Cut the dough in two and form into loaves.  I usually do that using a bit of torture:  I take a big old rolling pin and roll the dough into rectangles maybe 10”x15”.  The size isn’t critical.  Then I roll them up and squeeze them so they’ll fit into the greased bread pans.  Pop the pans back into the warm oven, cover with a piece of greased wax paper, and let them rise double or until they look right.

Carefully remove the pans, peel off the wax paper, and heat the oven to 350°.  When it’s hot, pop the loaves back in.  Lately, we’ve been pulling the loaves out at the 30-minute mark; but it shouldn’t take any longer than about 40 minutes.  Remove from the oven, remove loaves from pans, and cool on wire racks.

I prefer the bread, either plain or toasted, with only butter on it.  But raspberry jam is good too.  Usually, half of a loaf will disappear before the bread has had a chance to cool down.

Friday, December 22, 2017

Peparkakor: Better Than Gingerbread!

Peparkakor Gingerbread MenWith a husband, eight children, and farm hands to cook for, my Swedish grandmother Anna Larson Bowman had her hands full.  One of her go-to recipes was Peparkakor, a spicy cookie that naturally found its place during the holiday season.  Now, I bake them myself.  Around our house, they're very much in demand.

My mother published the recipe in a cookbook she made for us kids.  I'm not sure why, but I always end up using a lot more flour than she called for.  They come out chewy and delicious, and they're especially good with milk.  This recipe will make about 100 gingerbread men, or 150 2½" cookies.  (As I say, she baked for farmers.)  You may wish to cut it in half.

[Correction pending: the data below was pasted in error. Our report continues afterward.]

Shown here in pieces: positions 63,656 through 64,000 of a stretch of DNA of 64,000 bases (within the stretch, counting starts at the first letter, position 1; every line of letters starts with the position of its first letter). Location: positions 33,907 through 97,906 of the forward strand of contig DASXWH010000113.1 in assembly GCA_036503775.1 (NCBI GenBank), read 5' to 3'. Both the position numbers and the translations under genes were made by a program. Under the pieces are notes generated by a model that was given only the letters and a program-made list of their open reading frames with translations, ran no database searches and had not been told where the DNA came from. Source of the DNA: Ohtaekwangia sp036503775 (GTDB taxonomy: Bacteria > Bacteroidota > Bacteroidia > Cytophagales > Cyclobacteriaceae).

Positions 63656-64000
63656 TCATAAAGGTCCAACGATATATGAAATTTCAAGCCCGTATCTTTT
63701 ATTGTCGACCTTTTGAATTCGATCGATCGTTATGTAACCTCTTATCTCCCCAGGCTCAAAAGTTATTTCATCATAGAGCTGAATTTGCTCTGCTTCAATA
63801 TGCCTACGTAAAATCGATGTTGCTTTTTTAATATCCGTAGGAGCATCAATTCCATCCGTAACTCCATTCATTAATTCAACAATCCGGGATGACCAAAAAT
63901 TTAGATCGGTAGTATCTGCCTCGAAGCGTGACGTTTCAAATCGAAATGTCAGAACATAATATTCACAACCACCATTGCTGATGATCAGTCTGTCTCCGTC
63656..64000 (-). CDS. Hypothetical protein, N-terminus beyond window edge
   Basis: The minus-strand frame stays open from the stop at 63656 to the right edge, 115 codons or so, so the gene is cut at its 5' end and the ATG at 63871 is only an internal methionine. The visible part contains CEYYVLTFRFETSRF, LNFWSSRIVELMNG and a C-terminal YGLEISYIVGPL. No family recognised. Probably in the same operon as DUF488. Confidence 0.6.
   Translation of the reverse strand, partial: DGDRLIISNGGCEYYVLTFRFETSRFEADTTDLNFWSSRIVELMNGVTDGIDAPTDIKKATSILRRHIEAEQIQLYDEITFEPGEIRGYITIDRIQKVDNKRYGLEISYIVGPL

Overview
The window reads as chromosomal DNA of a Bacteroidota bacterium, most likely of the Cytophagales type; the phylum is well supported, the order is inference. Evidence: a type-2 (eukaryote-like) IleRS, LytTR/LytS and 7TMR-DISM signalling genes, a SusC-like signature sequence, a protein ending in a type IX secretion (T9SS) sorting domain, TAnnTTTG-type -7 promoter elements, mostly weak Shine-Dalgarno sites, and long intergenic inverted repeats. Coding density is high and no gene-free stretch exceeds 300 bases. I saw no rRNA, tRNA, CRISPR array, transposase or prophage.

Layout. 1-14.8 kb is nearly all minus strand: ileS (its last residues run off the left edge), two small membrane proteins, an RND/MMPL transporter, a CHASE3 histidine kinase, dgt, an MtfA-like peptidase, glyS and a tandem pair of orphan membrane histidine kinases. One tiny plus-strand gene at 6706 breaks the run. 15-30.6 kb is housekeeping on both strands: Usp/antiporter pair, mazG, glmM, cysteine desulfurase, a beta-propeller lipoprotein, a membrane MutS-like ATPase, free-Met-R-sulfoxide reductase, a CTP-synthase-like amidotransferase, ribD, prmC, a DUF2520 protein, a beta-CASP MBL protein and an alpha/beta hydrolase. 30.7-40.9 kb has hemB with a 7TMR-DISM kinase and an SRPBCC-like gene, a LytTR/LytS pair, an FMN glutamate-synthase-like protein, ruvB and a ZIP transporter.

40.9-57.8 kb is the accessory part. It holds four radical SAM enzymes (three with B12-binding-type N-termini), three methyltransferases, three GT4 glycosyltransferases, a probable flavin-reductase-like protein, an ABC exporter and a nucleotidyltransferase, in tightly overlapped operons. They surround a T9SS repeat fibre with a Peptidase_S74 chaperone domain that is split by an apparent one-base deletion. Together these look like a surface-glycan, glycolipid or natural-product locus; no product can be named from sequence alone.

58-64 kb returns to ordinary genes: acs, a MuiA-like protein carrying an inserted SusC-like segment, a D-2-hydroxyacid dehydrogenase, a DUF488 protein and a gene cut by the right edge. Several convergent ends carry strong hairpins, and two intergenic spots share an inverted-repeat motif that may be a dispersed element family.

1½ c. dark molasses
4 c. sugar
1 c. butter or shortening
4 eggs
1 c. sour cream
2 Tbsp. orange rind (one large orange should do it nicely)

approx. 8 c. flour (actually, I use 10-12)
2 Tbsp. baking soda
1 Tbsp. cinnamon
1 Tbsp. cloves
1 Tbsp. ginger
1 tsp. nutmeg

Pour molasses into a saucepan, and heat over medium-high just to bubbling, stirring constantly.  Fold in sugar, and stir constantly until sugar is dissolved.  Pour into a large bowl, add butter, blend, and let cool.  The butter will rise to the top, but that's okay.

Combine the dry ingredients.

When the molasses mixture has cooled below about 130° F, fold in the eggs, sour cream, and orange rind, and beat with a whisk until smooth.  Add the dry ingredients and blend well.  It'll be a workout.  A wooden spoon works as well as anything.

If you want to make round cookies:  Shape the dough into several rolls, wrap in wax paper or plastic wrap, and chill overnight.  Then you can just slice and bake.  For cutter cookies:  Chill in the bowl overnight.  Then you can carve out chunks, and roll them out to 1/8"-3/16" on a floured surface (flour the dough as you go).  Keep your cutters floured; toothpicks will probably come in handy to remove the dough from the cutter.

Place the cookies on ungreased sheets and bake at 350° F for about 12 minutes.

Thursday, June 30, 2016